“Because of these, this Court is unable [to] discount the possibility of evidence tampering on that occasion,” the decision reads.

The ruling adds: “There was no information on how the seized illegal drug was stored after it was examined by the forensic chemist, who handled the specimen for examination, and where the same was kept until it was retrieved and presented in court. Once again, the chain of custody has been compromised.”

In the Comprehensive Dangerous Drugs Act of 2002, the so-called chain of custody requires the arresting team to have initial custody and control of the drugs to immediately undertake a physical inventory of the confiscated drugs.

Photographs of the illicit item should also be done in the presence of the accused, the person/s from whom such item was seized, or their representative or counsel.

The law also requires a representative from the media and the Department of Justice and any elected public official to sign the copies of the inventory.

“Accused’s presumption of innocence cannot be defeated by the presumption of regularity in favor of the PDEA operatives,” the court says.

It further stressed that “the prosecution must establish that the drugs presented in court as evidence are the exact same drugs seized from the accused and examined by the crime laboratory.”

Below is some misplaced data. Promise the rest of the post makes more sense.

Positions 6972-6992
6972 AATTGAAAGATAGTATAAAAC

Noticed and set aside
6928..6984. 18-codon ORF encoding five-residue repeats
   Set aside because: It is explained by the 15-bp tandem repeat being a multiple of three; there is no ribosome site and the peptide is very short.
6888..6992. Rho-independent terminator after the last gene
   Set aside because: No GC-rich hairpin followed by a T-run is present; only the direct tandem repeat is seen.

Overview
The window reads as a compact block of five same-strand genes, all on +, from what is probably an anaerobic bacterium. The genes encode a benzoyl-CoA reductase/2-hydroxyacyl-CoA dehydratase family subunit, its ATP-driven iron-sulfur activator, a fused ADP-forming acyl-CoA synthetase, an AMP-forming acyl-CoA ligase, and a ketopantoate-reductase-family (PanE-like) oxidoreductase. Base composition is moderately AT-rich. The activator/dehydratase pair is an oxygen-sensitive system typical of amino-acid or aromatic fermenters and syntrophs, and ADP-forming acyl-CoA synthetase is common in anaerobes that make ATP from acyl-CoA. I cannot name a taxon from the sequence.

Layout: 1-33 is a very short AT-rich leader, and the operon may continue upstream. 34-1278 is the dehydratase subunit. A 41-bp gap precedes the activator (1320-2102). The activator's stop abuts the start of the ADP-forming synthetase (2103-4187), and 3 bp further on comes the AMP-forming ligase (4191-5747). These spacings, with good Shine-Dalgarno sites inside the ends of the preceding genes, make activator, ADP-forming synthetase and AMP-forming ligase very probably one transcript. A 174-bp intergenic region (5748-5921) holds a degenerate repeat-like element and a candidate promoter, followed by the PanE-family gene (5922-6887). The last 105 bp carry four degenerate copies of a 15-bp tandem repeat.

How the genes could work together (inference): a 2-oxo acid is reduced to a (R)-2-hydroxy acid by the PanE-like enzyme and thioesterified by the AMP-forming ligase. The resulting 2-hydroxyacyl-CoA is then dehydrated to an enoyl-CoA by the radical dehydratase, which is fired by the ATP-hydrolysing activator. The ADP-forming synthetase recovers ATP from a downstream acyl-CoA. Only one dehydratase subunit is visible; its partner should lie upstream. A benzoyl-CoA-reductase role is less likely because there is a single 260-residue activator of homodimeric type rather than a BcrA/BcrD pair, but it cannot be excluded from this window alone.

“This is not merely a matter of procedural formalities, but is a matter rooted in the very core of the crime’s commission. When a crime cannot be assured that the drugs presented as evidence are exactly what the prosecution purports them to be, a conviction will not be forthcoming,” the court also says.

Despite the swift acquittal of Juanito for illegal drug possession, he is still facing separate complaints for the importation of illegal drugs and violation of customs law, which are pending before the Pasay City Prosecutor’s Office.

‘Double standard: Justice is not blind’

Quick to point out that Justice is Not Blind, some groups criticized the decision as a double standard.

On Friday, progressive group Bayan Muna voiced its disgust with the speed with which the son of the Justice Secretary was acquitted.

The group argued that all Filipinos, including political prisoners and the neglected, should be entitled to such special treatment, not only those in positions of power, slamming the double standard permeating modern society.

It also highlighted that justice is not blind and that influential people can use the system to advance their interests.


Remulla III acquitted of illegal drug possession charge

Bayan Muna slams fast acquittal of DOJ chief Remulla’s son: ‘Sanaol’